The role of cross-disciplinary academic language skills in disciplinary, source-based writing: investigating the role of core academic language skills in science summarization for middle grade writers

  • Emily Phillips GallowayEmail author
  • Wenjuan Qin
  • Paola Uccelli
  • Christopher D. Barr


Learning to use language in order to complete source-based writing tasks is a challenge for middle grade writers worthy of additional study, especially given that these tasks are increasingly common in classrooms. Here, we examined the contribution of receptive and productive cross-disciplinary academic language skills to the writing quality of middle graders’ science summaries, after accounting for students’ sociodemographic characteristics, their comprehension of the science source text, and general summary features (i.e., length and copy ratio). Our results suggest that the ability to produce a high-quality science summary is predominately driven by the writers’ receptive academic language proficiency, comprehension of the source text and productive academic language used when writing, including text length. We contend that these results are illuminating because of the joint examination of students’ productive and receptive academic language skills. In addition, this study attempts to unpack the relation between summary length and quality, identifying levels of receptive academic language skills as an important moderator. These findings have the potential to advance the current understanding of malleable factors associated with science writing proficiency, as well as with those associated with source-based writing more generally.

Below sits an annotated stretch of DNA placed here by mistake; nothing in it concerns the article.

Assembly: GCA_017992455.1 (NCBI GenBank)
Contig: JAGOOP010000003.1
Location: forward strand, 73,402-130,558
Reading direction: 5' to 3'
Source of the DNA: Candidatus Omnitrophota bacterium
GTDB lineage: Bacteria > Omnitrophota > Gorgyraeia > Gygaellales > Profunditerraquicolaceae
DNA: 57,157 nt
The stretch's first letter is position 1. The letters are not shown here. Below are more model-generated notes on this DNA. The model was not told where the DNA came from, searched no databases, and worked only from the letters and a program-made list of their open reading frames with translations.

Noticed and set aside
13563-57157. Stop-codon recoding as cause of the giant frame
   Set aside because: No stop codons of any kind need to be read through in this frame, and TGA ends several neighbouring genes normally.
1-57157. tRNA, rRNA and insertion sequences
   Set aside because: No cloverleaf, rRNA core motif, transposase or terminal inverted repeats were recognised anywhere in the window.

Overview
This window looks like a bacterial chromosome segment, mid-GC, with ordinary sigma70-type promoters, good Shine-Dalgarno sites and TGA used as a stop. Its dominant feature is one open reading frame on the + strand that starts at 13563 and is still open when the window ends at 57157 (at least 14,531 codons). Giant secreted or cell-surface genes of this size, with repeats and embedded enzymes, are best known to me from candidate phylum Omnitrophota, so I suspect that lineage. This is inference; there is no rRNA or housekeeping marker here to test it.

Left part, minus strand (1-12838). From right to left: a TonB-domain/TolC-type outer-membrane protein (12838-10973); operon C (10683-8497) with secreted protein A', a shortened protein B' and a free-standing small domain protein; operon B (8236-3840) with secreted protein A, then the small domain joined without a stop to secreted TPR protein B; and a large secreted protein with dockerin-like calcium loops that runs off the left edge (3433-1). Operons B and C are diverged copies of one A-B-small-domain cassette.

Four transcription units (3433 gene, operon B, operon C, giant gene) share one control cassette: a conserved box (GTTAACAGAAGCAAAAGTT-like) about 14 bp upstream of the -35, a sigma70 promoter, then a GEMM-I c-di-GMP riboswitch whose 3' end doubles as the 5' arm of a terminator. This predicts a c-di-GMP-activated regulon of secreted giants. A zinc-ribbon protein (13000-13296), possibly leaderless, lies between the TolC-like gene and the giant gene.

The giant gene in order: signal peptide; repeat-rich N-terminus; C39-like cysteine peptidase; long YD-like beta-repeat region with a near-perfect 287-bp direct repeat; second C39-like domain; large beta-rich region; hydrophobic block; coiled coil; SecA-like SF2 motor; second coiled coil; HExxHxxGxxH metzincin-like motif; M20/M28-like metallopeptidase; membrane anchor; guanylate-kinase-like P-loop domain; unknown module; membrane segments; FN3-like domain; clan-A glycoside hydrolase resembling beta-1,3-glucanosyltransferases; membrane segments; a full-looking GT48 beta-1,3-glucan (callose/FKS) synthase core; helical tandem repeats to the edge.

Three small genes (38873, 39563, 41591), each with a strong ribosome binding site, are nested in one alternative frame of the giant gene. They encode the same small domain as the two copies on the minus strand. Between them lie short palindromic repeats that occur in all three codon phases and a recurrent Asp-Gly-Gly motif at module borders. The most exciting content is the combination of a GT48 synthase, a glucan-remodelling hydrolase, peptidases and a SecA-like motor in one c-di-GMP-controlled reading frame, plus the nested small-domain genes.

Academic language Writing Summarization Writing-from-sources Source-based writing 



The research reported here was supported by the Institute of Education Sciences (Grant No. R305A170185), US Department of Education, which was awarded to Paola Uccelli (Principal Investigator, Harvard University), Christopher D. Barr (Co-Principal Investigator, Rice University), and Emily Phillips Galloway (Co-Principal Investigator, Vanderbilt University). The opinions expressed are those of the authors and do not represent the views of the Institute or the US Department of Education. We express our gratitude to the students and teachers who shared their valuable time and insights with us and to our numerous colleagues for their helpful comments as we conducted this work. In addition, we thank the editors of this special issue and the reviewers whose feedback improved this manuscript.


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© Springer Nature B.V. 2019

Authors and Affiliations

  1. 1.Vanderbilt UniversityNashvilleUSA
  2. 2.Fudan UniversityShanghaiChina
  3. 3.Harvard Graduate School of EducationCambridgeUSA
  4. 4.Director of Assessment and Evaluation of STEM Programs, Office of ResearchHoustonUSA

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